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Can M’sian Employers make Covid-19 vaccination Mandatory for all their Staff? Here’s the answer from a Lawyer

As the Covid-19 virus continues to spread across the nation, many businesses have been hoping that the Covid-19 vaccines will help the economy to get back on its feet and start running again. However, there’s one question that all business owners may be concerned of and it is “Can they make it compulsory for all their staff to be vaccinated?”

The retail industry is one of the most heavily impacted industries during the lockdown as the restrictions only allow businesses who are selling “essential” goods and services to operate.

This restriction had caused several issues to these business owners and one of the solution suggested by the Ministry of Domestic Trade and Consumer Affairs (KPDNHEP) is to make it mandatory for all employees in the retail sector to be vaccinated before approval is given to resume operation.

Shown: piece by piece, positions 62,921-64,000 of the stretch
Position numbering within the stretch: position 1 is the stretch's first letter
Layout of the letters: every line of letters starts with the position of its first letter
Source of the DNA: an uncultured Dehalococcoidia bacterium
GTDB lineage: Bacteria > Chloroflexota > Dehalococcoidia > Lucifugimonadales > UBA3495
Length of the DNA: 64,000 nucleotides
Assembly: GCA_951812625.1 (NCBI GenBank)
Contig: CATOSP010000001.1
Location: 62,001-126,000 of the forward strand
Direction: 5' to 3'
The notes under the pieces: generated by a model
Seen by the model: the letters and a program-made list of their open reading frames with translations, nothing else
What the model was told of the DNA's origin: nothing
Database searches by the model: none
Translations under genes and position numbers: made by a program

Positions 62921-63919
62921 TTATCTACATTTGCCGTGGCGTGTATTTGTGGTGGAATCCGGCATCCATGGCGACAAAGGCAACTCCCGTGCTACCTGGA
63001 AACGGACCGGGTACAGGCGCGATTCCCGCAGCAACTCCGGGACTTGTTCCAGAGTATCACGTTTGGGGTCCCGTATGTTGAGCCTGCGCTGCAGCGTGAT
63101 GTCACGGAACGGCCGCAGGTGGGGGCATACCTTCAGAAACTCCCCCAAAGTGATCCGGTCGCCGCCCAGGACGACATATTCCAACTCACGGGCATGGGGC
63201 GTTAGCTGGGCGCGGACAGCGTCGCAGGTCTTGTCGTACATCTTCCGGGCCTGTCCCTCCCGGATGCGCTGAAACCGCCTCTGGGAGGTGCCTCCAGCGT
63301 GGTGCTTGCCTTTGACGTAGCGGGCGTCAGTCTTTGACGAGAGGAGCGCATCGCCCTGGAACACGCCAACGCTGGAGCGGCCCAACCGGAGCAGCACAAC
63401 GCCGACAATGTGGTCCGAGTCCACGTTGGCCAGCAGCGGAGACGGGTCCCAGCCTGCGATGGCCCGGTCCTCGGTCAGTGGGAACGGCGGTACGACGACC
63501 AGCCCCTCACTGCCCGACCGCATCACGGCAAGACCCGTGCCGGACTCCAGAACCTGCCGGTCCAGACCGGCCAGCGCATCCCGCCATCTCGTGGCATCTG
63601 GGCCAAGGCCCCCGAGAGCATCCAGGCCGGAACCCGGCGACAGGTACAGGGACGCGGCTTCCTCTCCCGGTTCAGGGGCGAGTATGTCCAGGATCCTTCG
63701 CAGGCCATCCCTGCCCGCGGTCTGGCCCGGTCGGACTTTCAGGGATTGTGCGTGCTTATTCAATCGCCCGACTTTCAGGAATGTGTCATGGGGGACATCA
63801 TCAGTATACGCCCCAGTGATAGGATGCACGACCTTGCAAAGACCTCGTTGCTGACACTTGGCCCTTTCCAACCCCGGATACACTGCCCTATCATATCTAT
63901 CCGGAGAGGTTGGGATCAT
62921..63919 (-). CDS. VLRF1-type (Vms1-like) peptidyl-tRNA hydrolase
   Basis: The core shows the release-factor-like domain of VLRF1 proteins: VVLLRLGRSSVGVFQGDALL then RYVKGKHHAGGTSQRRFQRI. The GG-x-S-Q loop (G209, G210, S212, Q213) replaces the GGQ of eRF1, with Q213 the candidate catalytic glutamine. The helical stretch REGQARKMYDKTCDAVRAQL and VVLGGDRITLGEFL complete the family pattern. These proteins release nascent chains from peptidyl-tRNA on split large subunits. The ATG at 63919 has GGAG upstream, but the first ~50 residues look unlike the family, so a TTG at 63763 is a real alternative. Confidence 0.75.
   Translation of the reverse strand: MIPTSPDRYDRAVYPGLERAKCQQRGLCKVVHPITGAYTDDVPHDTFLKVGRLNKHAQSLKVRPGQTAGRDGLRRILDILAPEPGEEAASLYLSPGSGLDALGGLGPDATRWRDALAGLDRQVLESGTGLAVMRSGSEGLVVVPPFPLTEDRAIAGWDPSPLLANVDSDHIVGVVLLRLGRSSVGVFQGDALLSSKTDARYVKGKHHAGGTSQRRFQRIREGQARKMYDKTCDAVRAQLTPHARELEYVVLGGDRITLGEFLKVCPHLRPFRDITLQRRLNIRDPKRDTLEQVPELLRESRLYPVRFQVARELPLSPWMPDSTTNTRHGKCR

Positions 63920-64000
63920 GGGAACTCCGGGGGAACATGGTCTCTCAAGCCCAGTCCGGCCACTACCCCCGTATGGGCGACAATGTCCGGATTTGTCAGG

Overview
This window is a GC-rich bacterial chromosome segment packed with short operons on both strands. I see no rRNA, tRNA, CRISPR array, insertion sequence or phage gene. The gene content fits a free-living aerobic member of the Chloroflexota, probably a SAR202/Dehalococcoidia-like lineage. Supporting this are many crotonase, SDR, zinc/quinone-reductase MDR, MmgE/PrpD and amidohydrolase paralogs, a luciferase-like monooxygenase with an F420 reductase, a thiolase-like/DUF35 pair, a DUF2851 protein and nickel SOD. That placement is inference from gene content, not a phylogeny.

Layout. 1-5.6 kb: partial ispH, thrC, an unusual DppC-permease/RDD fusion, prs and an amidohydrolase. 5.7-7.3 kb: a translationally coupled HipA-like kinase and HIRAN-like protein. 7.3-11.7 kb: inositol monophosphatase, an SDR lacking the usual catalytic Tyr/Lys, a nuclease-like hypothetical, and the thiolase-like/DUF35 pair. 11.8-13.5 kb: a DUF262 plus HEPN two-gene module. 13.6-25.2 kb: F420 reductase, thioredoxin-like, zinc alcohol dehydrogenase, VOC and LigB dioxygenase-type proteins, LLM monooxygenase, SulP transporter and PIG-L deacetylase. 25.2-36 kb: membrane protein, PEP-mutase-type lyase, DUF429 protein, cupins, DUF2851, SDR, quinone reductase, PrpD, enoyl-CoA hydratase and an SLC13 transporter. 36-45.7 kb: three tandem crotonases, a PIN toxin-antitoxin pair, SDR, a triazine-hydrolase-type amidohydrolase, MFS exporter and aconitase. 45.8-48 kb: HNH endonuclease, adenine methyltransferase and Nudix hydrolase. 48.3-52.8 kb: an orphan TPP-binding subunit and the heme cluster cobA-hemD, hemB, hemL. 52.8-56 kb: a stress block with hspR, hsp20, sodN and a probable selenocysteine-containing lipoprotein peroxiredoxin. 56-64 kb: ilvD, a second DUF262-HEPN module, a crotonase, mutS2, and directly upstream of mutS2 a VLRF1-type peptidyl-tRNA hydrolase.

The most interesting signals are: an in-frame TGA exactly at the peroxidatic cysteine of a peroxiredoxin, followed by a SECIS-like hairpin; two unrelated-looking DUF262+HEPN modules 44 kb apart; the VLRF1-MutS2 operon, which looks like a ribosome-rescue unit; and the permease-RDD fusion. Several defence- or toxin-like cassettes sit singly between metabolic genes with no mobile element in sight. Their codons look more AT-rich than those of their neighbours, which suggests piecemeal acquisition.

According to Malay Mail, they have spoke to several lawyers for their opinion on this matter and here are the points that you need to know if you are running a business.

Source: Mint

1. Can employers make vaccination compulsory for employees?

There is currently no law that disallows employers to impose the mandatory vaccination policy for their company and there are no known court cases in the country about whether such a policy would be legal too.

However, there are cases in countries like Australia and United States (US), where employers had dismissed their employees for refusing to complying with the mandatory vaccination policy.

Meanwhile, a lawyer said that employers are generally able to make the mandatory vaccination policy if this is a government-imposed requirement.

However, they should be cautious where there are special circumstances, such as where an employee is unable to receive a vaccination due to a medical condition too.